When Marguerite was a young girl she had two great loves – reading and learning about animals, especially horses. Born in Milwaukee, Wisconsin on April 13, 1902, she was stricken with rheumatic fever at the age of six, which confined her to her bedroom until she was twelve. One Christmas her parents gave her a writing desk, and that gift opened up the world of writing stories. Marguerite sold her first story when she was eleven, and continued to write throughout her life. Her last book was published when she was 94!
In 1923 she married married Sidney Henry and went to live near Wayne, Illinois. The Henrys never had children, but they had many pets, and some served as the inspiration for Marguerite’s novels.
In 1946 Marguerite Henry attended Pony Penning on Chincoteague Island, Virginia in search of an idea for a book. Each year the Volunteer Fire Department would round up wild ponies on nearby Assateague Island, have them swim across the channel to Chincoteague, parade them through town and into corrals, and then sell some of the colts at auction. Pony Penning not only raised money for the Fire Department to purchase equipment, but helped control the size of the wild pony population.
While on Chincoteague Island Marguerite met the Beebe family. Clarence (Grandpa) Beebe and his wife, Ida (Grandma), ran a pony ranch with the help of grandchildren Paul and Maureen. Ever since she’d been a sickly girl Marguerite had longed to own a horse, so she purchased a colt named Misty, and had her shipped to her Illinois home.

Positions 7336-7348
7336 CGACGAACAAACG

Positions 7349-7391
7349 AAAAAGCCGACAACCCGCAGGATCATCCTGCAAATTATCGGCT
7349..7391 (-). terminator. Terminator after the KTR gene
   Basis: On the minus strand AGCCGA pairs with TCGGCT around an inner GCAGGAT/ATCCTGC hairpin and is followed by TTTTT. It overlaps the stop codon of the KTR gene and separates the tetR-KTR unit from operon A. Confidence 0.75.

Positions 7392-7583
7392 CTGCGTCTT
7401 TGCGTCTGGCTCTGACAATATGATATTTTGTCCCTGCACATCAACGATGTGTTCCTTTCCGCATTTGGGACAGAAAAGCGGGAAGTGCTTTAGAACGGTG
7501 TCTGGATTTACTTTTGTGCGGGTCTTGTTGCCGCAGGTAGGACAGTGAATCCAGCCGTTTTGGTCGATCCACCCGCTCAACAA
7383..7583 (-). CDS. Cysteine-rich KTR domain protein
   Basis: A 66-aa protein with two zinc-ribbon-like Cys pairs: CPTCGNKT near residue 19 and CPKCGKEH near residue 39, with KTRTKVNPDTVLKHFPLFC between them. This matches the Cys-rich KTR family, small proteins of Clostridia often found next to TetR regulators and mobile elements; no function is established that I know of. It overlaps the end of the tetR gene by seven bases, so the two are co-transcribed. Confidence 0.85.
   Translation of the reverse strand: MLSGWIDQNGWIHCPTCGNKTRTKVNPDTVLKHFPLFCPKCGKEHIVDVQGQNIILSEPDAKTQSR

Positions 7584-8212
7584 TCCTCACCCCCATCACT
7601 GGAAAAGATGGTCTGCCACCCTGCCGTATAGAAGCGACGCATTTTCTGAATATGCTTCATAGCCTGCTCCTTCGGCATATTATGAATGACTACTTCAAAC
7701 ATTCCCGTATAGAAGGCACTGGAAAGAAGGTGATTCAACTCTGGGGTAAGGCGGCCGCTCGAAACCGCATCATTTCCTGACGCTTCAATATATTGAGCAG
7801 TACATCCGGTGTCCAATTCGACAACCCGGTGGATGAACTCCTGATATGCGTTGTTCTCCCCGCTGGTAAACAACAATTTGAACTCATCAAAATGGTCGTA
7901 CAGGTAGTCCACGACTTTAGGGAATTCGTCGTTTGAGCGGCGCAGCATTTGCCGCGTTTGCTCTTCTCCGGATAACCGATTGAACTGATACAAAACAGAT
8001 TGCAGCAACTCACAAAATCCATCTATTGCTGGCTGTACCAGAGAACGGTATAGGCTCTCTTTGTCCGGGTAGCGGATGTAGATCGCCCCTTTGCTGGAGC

Stories she’d heard at Pony Penning became the basis for the children’s novel Misty of Chincoteague, first published in 1947. The novel became a perennial bestseller, and was nominated for a Newbery medal. In the book Misty is born on Assateague Island, and she and her mother are purchased by Paul and Maureen at the annual auction. In real life Misty was born on the Beebe’s pony ranch.
In 1949 Sea Star, Orphan of Chincoteague was published. This novel tells of two men who want to buy Misty so they can make a movie about her, and then take her to schools and libraries around the country so that children who’ve never seen a real pony could get to meet one. At first Paul and Maureen refuse to sell Misty, but do so after they learn money is needed to send an uncle to college. Soon after the sale the Beebe grandchildren find an orphaned new-born colt who will die if not cared for.
In real life no one made a movie about Misty until 1961, but during the famous pony’s time in Illinois she was taken to different locations so children could meet her. Marguerite would write in the mornings, and then take a “carrot break” with Misty and her stable mates – a Morgan horse named Friday (who’d helped inspire the book Justin Morgan Had a Horse) and a burro named Brighty (Brighty of the Grand Canyon). But Misty was the one children wrote fan letters about, and wanted to see.
Marguerite would answer every letter send to her, and allowed groups of children to come to her home and meet Misty. Many who couldn’t come to the Henry home got to see her when the pony was taken to schools, libraries and horse shows.
In 1957 Marguerite Henry returned Misty to the Beebe pony ranch to be bred, but she didn’t stay there long. That same year 21-year-old Paul Beebe was killed in an automobile accident, and two months later Clarence (Grandpa) Beebe died. Ida (Grandma) Beebe would die in 1960, but a few years before that she gave the pony to her son Ralph. For 16 years he and his family took care of Misty and her descendants at Beebe Ranch, and they allowed visitors to come and see the ponies.